A question about the process servers...

Asked almost 2 years ago - Westminster, CA

I asked my friend to serve a lawsuit on someone but he's having trouble serving the summons because the defendant is never home nor are there any other adults over the age of 18 who are home. My friend suspects the defendant is deliberately avoiding him. So my question is this: Can my friend (or anyone else) pretend to be a delivery guy (or anything else other than a process server) in order to get the defendant to open his door? Upon opening the door, the server would then hand the defendant the papers and state the real reason for his visit: that he's being sued. Are process servers allowed to do that?

Attorney answers (3)

  1. Alison Swicker Gokal

    Contributor Level 12

    1

    Lawyer agrees

    Answered . yes. As long as your friend doesn't do anything illegal, like trespassing or breaking and entering.

    While I am an attorney, I am not your attorney. You should always speak with your own attorney to gain full and... more
  2. Neil Pedersen

    Contributor Level 20

    1

    Lawyer agrees

    Answered . Absolutely. A bouquet of flowers like from a florist works well. Consider substituted service if you can document at least three diligent attempts to make personal service.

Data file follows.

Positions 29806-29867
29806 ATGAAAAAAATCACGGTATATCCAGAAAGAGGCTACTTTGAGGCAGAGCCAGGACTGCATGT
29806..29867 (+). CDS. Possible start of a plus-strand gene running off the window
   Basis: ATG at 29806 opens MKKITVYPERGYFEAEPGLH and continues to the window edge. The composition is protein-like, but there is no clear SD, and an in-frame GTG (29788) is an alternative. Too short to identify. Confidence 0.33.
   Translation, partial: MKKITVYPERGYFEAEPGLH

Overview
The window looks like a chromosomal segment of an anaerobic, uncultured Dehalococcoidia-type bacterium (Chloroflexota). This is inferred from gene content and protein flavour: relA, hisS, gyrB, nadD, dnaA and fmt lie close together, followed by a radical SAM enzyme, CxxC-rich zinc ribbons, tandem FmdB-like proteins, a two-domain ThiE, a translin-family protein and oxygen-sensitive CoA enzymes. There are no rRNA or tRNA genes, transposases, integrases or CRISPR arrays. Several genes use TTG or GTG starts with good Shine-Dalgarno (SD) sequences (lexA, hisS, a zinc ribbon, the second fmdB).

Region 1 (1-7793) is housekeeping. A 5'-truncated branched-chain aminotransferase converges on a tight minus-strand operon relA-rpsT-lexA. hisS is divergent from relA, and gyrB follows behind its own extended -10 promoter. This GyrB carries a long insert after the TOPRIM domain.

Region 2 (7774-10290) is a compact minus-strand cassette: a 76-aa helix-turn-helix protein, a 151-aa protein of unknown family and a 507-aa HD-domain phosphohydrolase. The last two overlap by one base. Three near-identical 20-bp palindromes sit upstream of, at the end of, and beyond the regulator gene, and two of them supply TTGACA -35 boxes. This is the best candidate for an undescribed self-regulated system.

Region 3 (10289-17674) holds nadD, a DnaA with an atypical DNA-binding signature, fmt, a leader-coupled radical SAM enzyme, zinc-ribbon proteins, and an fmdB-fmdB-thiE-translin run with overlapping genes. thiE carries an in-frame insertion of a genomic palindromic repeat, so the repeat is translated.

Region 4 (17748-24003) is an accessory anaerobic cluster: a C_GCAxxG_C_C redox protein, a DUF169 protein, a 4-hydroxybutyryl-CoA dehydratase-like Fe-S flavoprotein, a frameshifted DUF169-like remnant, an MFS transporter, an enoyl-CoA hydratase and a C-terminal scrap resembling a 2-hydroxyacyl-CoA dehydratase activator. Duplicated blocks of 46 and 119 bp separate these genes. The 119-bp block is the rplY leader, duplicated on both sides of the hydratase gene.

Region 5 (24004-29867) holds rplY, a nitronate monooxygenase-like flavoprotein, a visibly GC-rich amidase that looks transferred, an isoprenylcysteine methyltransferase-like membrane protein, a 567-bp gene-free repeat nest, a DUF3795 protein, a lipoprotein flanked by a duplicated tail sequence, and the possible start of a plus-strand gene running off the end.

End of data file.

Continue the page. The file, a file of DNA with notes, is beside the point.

Good luck to you.

    This answer should not be construed to create any attorney-client relationship. Such a relationship can be formed... more
  3. Edna Carroll Straus

    Contributor Level 19

    1

    Lawyer agrees

    Answered . Yes, they can do that. The problem is getting the timing so you know the "defendant" is home. if this person has a job it will be MUCH easier to serve him there. Substituted service is available at work.

    If there is no place of work you may have to hire a private investigator to stake the house out. Expensive.

    Ms. Straus (aka Carroll) may be reached at 800-400-8978 during regular business hours, Pacific Time, or anytime by... more

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